HOUSING PETS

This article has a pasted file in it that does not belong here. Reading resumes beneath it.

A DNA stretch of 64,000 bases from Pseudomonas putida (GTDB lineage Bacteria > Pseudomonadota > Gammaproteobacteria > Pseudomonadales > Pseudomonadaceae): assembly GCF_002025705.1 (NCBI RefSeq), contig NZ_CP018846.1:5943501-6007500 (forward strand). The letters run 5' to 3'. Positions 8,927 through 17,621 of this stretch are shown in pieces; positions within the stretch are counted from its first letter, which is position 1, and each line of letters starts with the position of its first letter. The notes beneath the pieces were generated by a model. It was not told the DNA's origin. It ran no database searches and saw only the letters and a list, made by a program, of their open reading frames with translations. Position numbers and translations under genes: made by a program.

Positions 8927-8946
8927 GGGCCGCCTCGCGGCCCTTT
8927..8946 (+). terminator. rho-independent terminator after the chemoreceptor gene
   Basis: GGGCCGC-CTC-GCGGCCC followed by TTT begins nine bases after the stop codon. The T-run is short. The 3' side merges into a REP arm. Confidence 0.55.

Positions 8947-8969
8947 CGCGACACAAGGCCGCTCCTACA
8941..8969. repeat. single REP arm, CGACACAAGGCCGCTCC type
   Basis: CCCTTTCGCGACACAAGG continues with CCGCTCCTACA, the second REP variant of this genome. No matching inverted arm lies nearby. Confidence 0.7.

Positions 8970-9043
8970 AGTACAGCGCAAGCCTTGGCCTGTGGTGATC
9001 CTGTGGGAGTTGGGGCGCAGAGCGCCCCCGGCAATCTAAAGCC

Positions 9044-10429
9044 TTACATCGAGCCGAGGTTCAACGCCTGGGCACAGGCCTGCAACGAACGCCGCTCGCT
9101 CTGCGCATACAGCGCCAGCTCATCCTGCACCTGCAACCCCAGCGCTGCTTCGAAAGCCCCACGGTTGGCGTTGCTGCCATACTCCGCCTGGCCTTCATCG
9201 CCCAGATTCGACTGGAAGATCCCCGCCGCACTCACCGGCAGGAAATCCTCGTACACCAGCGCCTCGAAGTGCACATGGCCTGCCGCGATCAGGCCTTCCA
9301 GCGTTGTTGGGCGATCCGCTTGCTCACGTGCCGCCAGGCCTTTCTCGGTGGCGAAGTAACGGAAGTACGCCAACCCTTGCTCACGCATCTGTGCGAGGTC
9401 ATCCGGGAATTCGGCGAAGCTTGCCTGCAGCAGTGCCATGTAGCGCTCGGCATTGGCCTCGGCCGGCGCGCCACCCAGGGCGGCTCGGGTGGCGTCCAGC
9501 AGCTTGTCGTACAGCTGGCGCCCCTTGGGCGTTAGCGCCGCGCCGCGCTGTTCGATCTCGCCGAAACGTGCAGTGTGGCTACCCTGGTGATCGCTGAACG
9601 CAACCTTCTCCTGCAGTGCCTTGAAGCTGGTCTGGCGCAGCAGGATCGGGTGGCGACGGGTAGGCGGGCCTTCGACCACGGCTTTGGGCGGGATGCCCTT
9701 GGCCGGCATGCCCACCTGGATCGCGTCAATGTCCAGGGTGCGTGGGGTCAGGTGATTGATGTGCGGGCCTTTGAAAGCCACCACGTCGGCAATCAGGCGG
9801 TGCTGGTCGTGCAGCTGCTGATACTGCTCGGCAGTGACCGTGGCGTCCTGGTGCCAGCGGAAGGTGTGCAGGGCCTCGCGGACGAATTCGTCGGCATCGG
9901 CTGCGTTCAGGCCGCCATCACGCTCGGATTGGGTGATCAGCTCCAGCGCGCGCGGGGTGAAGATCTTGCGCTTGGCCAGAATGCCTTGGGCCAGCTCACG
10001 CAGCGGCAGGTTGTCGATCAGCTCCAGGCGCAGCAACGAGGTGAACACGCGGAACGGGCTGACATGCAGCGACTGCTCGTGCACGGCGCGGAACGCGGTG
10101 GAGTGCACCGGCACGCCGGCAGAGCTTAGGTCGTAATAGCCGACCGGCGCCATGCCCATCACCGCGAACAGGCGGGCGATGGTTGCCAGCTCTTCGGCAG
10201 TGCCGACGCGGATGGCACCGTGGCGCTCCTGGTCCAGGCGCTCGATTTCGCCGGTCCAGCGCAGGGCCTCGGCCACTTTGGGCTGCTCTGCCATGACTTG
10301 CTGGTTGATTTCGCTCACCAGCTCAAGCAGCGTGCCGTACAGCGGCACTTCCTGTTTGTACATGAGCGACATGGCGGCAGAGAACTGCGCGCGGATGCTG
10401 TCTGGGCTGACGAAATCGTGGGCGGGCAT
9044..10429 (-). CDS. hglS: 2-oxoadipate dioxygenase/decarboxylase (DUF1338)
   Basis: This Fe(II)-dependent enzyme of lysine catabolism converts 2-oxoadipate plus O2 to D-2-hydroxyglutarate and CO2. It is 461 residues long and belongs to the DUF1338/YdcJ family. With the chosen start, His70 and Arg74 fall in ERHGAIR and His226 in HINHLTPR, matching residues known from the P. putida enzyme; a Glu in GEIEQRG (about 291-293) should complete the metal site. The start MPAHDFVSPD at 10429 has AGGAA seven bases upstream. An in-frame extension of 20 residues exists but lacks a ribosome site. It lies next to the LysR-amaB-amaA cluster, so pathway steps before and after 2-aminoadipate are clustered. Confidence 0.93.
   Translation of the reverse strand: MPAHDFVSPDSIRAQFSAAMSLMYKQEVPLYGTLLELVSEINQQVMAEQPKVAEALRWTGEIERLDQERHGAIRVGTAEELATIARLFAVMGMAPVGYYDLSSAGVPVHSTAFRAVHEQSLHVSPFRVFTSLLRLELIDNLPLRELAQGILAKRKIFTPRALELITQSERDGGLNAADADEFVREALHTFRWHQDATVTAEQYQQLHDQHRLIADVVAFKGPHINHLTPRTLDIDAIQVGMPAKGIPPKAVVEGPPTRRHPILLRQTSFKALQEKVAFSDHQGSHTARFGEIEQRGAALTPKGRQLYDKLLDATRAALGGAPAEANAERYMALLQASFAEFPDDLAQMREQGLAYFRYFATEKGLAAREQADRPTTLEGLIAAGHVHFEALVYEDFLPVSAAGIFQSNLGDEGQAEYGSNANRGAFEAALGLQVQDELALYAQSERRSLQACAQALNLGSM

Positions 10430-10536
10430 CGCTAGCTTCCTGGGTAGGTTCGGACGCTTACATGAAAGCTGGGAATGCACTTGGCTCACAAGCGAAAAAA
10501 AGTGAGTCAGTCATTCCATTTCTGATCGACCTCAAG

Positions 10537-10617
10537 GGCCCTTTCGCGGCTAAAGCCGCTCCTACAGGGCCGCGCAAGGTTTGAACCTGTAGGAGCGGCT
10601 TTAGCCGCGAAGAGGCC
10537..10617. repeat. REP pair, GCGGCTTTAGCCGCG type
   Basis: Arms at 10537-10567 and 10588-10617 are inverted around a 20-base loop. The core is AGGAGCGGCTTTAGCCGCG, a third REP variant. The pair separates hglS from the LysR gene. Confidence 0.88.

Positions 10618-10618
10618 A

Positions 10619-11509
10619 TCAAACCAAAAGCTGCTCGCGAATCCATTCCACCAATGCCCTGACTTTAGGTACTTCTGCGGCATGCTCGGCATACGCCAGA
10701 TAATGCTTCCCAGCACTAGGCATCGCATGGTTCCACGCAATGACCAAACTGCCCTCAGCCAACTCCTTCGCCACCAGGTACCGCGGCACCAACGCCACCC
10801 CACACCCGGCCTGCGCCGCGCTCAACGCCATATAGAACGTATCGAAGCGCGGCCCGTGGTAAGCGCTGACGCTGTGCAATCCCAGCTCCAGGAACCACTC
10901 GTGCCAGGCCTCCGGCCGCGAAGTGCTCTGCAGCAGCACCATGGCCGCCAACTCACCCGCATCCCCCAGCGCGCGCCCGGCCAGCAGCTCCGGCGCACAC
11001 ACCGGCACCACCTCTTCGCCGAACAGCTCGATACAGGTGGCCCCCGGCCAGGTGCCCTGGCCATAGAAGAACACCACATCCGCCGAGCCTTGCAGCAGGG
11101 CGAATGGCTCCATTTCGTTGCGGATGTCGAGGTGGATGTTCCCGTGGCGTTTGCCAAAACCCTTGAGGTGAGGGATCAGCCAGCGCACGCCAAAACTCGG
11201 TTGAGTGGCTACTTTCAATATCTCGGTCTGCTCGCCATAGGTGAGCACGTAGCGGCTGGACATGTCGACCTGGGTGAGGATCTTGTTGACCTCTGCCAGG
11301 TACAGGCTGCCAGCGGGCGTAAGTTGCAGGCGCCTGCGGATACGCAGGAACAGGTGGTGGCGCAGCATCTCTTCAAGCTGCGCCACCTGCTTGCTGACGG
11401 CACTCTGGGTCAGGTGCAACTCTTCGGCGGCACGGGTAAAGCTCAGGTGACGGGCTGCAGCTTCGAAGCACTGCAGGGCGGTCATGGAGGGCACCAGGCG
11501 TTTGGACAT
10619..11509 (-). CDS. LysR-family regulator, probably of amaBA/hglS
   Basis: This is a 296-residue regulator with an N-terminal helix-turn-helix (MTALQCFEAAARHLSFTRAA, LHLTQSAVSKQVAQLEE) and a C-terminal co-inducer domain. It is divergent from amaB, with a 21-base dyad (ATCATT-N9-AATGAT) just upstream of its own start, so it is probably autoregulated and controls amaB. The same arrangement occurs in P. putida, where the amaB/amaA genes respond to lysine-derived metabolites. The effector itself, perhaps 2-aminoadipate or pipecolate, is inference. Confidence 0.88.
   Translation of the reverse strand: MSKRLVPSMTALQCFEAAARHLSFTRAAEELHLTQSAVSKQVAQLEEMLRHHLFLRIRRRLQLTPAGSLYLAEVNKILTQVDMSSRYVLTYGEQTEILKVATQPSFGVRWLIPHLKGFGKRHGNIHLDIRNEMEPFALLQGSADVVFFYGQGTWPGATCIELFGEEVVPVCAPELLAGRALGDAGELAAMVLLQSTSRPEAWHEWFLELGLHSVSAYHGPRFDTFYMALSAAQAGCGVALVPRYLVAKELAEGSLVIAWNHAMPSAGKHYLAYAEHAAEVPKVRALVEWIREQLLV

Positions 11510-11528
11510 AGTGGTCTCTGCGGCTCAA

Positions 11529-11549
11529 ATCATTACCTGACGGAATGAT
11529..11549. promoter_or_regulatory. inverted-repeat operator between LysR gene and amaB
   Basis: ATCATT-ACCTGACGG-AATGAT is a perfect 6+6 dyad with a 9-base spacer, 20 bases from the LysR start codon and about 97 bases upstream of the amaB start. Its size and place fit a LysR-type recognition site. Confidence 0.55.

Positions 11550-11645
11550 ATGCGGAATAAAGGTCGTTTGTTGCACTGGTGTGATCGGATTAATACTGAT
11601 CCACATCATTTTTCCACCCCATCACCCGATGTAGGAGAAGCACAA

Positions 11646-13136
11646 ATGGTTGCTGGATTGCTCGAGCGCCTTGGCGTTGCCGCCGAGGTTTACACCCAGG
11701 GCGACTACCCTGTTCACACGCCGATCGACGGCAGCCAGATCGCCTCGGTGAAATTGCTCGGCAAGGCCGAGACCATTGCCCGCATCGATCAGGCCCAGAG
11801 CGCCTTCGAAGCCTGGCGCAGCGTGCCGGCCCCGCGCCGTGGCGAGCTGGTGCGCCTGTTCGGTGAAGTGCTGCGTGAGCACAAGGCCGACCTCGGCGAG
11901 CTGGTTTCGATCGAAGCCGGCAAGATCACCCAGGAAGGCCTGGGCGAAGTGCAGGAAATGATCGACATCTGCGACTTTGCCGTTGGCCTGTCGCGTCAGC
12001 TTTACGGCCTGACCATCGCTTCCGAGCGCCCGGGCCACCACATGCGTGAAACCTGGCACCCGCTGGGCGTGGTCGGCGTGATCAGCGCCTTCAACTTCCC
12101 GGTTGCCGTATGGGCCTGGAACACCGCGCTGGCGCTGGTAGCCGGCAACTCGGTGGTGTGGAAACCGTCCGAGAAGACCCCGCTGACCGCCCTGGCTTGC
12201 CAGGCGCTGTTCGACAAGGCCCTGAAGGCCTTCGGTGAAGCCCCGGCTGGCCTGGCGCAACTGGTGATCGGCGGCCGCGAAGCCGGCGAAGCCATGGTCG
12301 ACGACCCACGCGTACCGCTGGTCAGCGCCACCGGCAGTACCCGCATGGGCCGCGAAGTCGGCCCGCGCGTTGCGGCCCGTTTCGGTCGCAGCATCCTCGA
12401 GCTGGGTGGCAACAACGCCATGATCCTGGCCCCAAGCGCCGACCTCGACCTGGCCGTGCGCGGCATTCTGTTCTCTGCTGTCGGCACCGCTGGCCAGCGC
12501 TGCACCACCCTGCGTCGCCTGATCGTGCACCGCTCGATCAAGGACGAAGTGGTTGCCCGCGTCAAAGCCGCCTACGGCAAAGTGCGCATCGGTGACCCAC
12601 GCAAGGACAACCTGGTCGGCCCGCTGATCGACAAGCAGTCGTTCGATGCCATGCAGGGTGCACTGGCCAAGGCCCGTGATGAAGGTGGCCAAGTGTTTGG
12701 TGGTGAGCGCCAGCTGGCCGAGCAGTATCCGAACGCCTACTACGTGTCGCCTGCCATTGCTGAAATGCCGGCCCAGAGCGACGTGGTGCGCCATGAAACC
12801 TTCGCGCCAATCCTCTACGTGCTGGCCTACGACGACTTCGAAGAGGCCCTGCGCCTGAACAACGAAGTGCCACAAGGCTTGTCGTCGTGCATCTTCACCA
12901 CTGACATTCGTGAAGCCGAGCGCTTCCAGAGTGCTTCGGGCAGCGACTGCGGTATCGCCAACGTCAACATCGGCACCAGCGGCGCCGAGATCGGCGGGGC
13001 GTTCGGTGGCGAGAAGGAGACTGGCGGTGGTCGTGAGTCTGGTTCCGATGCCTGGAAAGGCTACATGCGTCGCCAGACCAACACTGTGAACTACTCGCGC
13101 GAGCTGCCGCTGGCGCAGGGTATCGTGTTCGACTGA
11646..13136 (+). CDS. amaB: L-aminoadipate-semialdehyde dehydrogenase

Under the various headings, something has been said about the accommodation of the various animals. Most animals require warmth, and all must have dry quarters. Rabbits should be given hutches with no wooden corners which they can gnaw away, and wire netting fronts; they should have plenty of room to run about, and a good plan is to supply a two-compartment hutch—-one secluded and dry for sleeping, and the other netting-covered as a run. Mice and Rats should have cages with nesting boxes in which to sleep, and most rodents like a small piece of tree to gnaw. Dog kennels should be roomy and sheltered from the cold winds and should be thoroughly damp-proof. Most Cats, sleeping in the house, are quite capable of making themselves comfortable, but if a litter of kittens are expected, a basket, well lined with blanket should be placed in a warm spot for the expected brood. Birds, especially of a flying strain, should have cages large enough to allow unrestricted movement, with floors well sanded, perches for sleeping, and food and water pots. It is not always remembered that Fish require air as much as any other creature, they should, therefore, be given bowls or aquaria which allow plenty of air to dissolve in the water. Hibernating animals should be given boxes full of warm soil, in which to bury themselves during the winter, and once buried, they should not be disturbed until they emerge of their own accord. Too much stress cannot be laid on the necessity for cleanliness in all hutches, cages and other houses, for pets, animals, and birds. Once vermin starts to intrude, it is very difficult to get rid of. Where a number of animals are kept in one receptacle, they should never be overcrowded, and all ordure, food refuse, and stale sand, etc., should be removed every morning, the floors re-sanded, or covered with hay or straw as the case may be, and fresh water and food put down. Goats may be left outside during the best part of the year, but if the weather is very cold and rough, they should be provided with some kind of outhouse or hut in which to retire. Snakes are generally kept in warm, glass-fronted cases, with plenty of grass or greenstuff in which to nestle. They should, however, be given a short patch of their case covered with twigs on which to rub themselves. Lizards and other small reptiles, may be given the run of a greenhouse, where they are useful in keeping down insects and grubs.

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